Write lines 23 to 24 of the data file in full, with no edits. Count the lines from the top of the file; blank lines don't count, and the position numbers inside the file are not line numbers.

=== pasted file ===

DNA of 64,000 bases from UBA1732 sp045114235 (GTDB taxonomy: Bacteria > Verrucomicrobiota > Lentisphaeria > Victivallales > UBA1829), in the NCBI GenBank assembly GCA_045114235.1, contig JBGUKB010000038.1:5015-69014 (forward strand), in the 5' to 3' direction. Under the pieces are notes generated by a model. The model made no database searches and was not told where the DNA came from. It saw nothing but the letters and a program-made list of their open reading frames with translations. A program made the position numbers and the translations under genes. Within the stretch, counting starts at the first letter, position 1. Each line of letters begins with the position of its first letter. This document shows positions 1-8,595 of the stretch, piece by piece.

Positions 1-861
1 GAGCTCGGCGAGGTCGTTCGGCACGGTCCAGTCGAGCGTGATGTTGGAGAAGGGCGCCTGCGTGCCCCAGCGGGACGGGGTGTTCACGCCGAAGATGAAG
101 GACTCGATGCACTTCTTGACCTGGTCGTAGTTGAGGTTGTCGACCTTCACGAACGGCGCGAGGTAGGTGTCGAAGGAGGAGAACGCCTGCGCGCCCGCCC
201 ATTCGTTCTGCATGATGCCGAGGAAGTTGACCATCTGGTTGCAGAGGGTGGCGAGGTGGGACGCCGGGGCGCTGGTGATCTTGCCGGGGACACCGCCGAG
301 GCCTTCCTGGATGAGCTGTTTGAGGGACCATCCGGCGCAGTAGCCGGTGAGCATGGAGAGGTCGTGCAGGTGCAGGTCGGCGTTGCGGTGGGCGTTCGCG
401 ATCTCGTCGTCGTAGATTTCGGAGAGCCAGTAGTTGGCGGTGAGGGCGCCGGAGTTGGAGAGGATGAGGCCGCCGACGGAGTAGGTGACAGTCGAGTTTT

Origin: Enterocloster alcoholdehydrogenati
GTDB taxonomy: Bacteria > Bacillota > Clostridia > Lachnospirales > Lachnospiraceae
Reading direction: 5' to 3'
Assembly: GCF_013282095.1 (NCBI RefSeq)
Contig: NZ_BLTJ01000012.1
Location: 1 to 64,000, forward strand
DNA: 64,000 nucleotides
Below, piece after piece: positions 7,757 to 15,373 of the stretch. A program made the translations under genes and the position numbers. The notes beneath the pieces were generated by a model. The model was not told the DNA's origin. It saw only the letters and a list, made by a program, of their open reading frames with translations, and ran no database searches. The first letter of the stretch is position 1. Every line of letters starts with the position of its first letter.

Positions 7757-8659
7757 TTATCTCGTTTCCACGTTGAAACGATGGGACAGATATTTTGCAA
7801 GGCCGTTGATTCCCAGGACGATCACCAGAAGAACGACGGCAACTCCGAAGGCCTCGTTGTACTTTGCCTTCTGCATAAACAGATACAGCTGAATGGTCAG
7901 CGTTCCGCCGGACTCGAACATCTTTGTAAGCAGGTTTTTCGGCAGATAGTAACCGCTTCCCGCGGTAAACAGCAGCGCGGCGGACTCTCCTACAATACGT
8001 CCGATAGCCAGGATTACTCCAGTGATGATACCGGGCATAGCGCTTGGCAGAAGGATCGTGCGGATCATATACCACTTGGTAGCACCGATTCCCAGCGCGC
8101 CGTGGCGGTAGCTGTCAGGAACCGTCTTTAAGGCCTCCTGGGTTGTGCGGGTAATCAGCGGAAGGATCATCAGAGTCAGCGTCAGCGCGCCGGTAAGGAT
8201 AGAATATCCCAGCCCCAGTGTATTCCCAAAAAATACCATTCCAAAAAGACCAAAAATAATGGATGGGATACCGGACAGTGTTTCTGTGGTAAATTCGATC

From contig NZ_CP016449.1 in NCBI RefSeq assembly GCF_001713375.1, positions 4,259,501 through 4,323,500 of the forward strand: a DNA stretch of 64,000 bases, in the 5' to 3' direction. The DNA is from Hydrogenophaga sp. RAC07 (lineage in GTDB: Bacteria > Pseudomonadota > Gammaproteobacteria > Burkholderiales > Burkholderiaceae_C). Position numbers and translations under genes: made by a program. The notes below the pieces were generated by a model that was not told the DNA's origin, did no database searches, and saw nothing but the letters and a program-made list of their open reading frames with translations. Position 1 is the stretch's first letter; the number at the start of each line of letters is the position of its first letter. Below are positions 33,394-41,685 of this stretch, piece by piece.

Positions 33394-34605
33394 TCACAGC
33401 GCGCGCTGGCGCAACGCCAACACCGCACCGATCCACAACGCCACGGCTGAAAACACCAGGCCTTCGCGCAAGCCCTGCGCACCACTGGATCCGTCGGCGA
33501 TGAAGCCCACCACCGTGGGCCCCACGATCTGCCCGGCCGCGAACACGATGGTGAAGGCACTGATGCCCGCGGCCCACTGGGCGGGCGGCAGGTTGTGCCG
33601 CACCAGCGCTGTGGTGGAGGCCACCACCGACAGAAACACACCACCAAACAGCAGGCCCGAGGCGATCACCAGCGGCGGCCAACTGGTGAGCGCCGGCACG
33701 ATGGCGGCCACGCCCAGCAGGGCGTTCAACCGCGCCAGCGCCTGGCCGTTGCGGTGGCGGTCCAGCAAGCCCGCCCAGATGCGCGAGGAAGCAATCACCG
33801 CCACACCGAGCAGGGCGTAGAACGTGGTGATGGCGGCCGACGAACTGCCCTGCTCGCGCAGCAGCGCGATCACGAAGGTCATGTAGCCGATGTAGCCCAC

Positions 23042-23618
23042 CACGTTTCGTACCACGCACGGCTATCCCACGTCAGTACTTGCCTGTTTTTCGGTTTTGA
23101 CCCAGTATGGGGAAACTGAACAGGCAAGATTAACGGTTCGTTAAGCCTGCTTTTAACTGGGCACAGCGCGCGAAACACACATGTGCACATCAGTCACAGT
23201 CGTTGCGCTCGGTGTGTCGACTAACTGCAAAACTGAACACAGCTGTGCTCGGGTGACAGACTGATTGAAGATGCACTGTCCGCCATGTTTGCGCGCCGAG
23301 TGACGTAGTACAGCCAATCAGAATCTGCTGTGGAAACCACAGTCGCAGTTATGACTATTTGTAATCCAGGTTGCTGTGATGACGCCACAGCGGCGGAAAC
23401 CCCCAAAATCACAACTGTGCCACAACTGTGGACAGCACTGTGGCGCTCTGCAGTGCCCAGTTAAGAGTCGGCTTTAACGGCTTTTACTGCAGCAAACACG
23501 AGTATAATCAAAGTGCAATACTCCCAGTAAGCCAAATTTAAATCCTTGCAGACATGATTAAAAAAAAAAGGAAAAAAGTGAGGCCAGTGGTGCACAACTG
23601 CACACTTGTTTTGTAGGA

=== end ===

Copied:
From contig NZ_CP016449.1 in NCBI RefSeq assembly GCF_001713375.1, positions 4,259,501 through 4,323,500 of the forward strand: a DNA stretch of 64,000 bases, in the 5' to 3' direction. The DNA is from Hydrogenophaga sp. RAC07 (lineage in GTDB: Bacteria > Pseudomonadota > Gammaproteobacteria > Burkholderiales > Burkholderiaceae_C). Position numbers and translations under genes: made by a program. The notes below the pieces were generated by a model that was not told the DNA's origin, did no database searches, and saw nothing but the letters and a program-made list of their open reading frames with translations. Position 1 is the stretch's first letter; the number at the start of each line of letters is the position of its first letter. Below are positions 33,394-41,685 of this stretch, piece by piece.

Positions 33394-34605